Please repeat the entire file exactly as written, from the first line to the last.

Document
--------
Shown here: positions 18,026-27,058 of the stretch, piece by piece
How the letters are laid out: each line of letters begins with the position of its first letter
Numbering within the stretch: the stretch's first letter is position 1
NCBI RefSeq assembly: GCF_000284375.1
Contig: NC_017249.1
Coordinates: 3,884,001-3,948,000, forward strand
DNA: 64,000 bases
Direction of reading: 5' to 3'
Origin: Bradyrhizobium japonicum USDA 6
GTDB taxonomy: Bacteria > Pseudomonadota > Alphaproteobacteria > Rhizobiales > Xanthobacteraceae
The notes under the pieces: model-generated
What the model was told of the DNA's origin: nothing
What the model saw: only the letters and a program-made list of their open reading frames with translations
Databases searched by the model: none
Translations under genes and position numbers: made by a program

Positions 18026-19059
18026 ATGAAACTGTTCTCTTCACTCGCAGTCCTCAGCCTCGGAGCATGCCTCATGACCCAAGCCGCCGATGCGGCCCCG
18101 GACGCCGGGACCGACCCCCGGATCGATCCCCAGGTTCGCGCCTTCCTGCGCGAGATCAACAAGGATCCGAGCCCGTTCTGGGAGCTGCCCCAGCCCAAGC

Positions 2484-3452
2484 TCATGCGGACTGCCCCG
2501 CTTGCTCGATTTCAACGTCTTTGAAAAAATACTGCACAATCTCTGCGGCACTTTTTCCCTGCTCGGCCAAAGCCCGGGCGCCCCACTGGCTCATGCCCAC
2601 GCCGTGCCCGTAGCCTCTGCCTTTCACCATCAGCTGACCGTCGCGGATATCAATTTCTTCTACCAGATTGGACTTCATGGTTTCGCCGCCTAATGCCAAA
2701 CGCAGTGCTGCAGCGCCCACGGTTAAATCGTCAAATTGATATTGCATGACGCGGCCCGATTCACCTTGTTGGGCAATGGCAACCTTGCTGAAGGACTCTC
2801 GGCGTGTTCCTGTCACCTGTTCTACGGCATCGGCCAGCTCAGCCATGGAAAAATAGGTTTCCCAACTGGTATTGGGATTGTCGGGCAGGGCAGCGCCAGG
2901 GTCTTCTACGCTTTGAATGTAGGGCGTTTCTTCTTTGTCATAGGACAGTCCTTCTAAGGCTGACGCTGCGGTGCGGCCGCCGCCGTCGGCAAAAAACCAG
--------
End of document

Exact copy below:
Shown here: positions 18,026-27,058 of the stretch, piece by piece
How the letters are laid out: each line of letters begins with the position of its first letter
Numbering within the stretch: the stretch's first letter is position 1
NCBI RefSeq assembly: GCF_000284375.1
Contig: NC_017249.1
Coordinates: 3,884,001-3,948,000, forward strand
DNA: 64,000 bases
Direction of reading: 5' to 3'
Origin: Bradyrhizobium japonicum USDA 6
GTDB taxonomy: Bacteria > Pseudomonadota > Alphaproteobacteria > Rhizobiales > Xanthobacteraceae
The notes under the pieces: model-generated
What the model was told of the DNA's origin: nothing
What the model saw: only the letters and a program-made list of their open reading frames with translations
Databases searched by the model: none
Translations under genes and position numbers: made by a program

Positions 18026-19059
18026 ATGAAACTGTTCTCTTCACTCGCAGTCCTCAGCCTCGGAGCATGCCTCATGACCCAAGCCGCCGATGCGGCCCCG
18101 GACGCCGGGACCGACCCCCGGATCGATCCCCAGGTTCGCGCCTTCCTGCGCGAGATCAACAAGGATCCGAGCCCGTTCTGGGAGCTGCCCCAGCCCAAGC

Positions 2484-3452
2484 TCATGCGGACTGCCCCG
2501 CTTGCTCGATTTCAACGTCTTTGAAAAAATACTGCACAATCTCTGCGGCACTTTTTCCCTGCTCGGCCAAAGCCCGGGCGCCCCACTGGCTCATGCCCAC
2601 GCCGTGCCCGTAGCCTCTGCCTTTCACCATCAGCTGACCGTCGCGGATATCAATTTCTTCTACCAGATTGGACTTCATGGTTTCGCCGCCTAATGCCAAA
2701 CGCAGTGCTGCAGCGCCCACGGTTAAATCGTCAAATTGATATTGCATGACGCGGCCCGATTCACCTTGTTGGGCAATGGCAACCTTGCTGAAGGACTCTC
2801 GGCGTGTTCCTGTCACCTGTTCTACGGCATCGGCCAGCTCAGCCATGGAAAAATAGGTTTCCCAACTGGTATTGGGATTGTCGGGCAGGGCAGCGCCAGG
2901 GTCTTCTACGCTTTGAATGTAGGGCGTTTCTTCTTTGTCATAGGACAGTCCTTCTAAGGCTGACGCTGCGGTGCGGCCGCCGCCGTCGGCAAAAAACCAG